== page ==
“It took several hours before the geyser could be got under control.

   “On another occasion an Italian cook, on returning from market and entering her kitchen, was horrified and amazed to discover the whole of her pots and pans on the long kitchen range jumping about as though bewitched. The range was heated by steam radiators from one of the volcanic bores, and the metal of the radiators was of an undulating wavy form. Owing to a sudden increase in the subterranean velocity of the steam jet from the bore, the steam had ruptured the control cocks and had come throbbing through the heaters in jerks, imparting a gyratory movement to every one of the kitchen utensils on the range.

   “One morning, too, a stout factory manager had such a fright, whilst in his bath, that he resolved never again to take any baths the water of which was supplied by hydro-volcanic process. The bath was fitted with a hot and cold douche apparatus which, instead of descending from the roof over the bath, came from an aperture in the bottom of the bath-tub, in the form of an “ascending” douche, as it is called.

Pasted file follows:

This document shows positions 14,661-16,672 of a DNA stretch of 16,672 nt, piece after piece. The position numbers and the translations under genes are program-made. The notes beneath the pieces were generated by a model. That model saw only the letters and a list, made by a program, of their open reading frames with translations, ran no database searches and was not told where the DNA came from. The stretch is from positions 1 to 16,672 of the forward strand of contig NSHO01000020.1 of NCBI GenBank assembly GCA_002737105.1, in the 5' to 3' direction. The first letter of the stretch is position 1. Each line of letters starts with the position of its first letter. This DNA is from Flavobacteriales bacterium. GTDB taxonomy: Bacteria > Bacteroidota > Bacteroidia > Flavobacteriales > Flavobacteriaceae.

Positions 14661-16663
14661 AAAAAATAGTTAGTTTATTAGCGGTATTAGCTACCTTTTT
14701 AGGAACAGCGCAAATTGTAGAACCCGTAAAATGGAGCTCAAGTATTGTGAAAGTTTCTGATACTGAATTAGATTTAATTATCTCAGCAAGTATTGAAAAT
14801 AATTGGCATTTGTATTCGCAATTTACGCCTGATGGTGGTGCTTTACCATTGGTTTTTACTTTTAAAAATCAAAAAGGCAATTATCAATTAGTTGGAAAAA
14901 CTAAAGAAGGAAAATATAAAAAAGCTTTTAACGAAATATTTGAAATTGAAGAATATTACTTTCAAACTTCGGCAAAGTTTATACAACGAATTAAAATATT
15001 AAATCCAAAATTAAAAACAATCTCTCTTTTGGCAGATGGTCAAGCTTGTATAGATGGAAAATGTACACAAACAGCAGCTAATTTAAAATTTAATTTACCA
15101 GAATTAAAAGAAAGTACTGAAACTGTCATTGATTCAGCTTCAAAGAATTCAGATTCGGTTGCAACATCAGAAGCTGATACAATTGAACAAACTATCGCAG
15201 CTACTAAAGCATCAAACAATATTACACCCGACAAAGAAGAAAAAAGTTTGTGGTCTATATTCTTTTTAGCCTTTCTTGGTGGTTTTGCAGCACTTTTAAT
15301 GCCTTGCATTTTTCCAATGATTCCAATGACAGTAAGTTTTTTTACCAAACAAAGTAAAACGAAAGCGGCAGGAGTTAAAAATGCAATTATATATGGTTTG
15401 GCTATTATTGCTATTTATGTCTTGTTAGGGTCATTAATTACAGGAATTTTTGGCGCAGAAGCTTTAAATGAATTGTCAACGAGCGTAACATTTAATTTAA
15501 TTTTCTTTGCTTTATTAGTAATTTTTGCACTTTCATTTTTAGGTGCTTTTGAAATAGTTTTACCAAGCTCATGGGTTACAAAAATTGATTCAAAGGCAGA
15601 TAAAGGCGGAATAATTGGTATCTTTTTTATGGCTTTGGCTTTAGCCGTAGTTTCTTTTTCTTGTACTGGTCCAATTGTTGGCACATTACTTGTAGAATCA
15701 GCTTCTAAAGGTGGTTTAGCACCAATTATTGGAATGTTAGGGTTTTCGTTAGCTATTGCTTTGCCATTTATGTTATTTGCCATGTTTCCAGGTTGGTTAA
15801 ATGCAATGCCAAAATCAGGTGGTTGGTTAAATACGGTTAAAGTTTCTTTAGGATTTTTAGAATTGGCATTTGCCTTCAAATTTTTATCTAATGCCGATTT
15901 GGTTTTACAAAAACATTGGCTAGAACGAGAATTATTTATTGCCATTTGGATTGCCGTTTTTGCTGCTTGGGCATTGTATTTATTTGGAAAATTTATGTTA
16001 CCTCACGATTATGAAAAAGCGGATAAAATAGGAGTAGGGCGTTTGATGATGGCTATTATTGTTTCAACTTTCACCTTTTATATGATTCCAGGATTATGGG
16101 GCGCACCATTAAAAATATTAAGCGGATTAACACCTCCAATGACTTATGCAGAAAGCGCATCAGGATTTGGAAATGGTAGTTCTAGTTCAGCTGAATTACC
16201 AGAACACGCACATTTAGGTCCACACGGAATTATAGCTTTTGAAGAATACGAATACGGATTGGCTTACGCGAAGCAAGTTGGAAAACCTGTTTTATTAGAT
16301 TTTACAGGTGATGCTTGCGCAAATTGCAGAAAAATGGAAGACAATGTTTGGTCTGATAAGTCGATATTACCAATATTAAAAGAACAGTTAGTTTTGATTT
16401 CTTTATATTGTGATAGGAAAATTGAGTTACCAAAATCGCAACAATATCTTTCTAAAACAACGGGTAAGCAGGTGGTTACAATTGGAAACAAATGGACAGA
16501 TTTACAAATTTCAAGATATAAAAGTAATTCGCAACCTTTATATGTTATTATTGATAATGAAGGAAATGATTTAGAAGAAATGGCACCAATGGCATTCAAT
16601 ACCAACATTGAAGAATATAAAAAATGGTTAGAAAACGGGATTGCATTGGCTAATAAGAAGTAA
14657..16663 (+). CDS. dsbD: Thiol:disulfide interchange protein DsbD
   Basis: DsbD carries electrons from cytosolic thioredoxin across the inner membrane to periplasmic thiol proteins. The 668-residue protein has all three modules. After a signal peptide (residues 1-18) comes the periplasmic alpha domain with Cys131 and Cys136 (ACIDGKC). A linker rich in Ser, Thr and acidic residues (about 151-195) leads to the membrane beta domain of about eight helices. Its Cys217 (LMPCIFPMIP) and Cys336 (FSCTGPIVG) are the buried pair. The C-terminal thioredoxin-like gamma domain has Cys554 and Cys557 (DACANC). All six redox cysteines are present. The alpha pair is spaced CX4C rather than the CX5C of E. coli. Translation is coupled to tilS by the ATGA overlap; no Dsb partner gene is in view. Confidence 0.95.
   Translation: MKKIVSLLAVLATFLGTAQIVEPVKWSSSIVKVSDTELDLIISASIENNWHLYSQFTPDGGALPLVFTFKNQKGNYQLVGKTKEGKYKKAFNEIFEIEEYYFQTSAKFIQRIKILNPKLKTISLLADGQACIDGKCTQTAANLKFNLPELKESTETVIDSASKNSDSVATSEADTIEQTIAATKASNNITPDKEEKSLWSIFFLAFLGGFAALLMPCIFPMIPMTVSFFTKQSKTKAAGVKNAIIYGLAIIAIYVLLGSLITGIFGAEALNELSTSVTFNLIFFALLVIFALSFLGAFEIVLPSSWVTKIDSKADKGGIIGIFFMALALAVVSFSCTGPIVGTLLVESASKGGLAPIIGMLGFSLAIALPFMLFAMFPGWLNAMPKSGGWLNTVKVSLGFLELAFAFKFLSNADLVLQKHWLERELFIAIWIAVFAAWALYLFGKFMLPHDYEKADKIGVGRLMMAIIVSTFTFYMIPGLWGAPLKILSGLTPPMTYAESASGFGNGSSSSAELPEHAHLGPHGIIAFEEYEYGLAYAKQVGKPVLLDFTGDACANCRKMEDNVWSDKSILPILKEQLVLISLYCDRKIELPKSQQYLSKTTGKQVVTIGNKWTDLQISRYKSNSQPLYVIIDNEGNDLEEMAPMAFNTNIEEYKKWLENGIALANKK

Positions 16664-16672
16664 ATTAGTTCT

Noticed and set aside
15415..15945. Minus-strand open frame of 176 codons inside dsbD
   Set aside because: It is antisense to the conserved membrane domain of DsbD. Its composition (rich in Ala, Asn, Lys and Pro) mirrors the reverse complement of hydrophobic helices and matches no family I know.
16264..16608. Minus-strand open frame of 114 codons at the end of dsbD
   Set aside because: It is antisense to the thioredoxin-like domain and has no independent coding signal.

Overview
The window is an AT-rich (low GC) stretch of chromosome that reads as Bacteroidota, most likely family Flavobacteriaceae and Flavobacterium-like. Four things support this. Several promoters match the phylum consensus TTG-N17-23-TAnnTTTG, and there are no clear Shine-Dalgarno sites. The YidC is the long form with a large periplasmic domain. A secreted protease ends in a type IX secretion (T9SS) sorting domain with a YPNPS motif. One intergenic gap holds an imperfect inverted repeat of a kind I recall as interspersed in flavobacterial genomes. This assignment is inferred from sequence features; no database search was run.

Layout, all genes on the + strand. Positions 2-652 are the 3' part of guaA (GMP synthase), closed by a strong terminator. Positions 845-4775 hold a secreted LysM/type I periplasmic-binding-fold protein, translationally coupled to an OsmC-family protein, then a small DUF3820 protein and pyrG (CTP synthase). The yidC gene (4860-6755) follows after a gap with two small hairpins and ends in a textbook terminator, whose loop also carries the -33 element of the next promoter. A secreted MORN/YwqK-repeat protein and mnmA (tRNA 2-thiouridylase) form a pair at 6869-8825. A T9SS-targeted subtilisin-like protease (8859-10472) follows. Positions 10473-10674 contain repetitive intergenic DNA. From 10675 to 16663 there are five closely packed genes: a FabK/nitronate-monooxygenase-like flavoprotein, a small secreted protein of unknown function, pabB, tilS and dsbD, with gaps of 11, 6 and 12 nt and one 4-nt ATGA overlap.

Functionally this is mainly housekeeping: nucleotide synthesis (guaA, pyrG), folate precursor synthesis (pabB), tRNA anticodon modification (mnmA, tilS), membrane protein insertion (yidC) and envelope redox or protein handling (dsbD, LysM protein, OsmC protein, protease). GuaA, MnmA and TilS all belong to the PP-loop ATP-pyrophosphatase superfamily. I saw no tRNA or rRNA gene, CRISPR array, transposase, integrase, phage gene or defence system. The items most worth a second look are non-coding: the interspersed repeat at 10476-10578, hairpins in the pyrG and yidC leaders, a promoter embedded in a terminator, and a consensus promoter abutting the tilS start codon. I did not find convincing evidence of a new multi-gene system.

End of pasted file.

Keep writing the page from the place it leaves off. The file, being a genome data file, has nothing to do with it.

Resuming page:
“On that particular occasion the main geyser from one of the bores had suddenly taken on a “spurt” of two or three minutes, causing the hot water in the main pipe to rush with increased velocity, and rupturing the control tap. The water, in the form of a hot and cold mixed “douche,” suddenly shot up from below the bath with such tremendous force as to rupture the rivets and send the man taking his bath three or four feet into the air before he could recover himself. Happily the mixture of cold with hot water prevented what might have been a serious accident.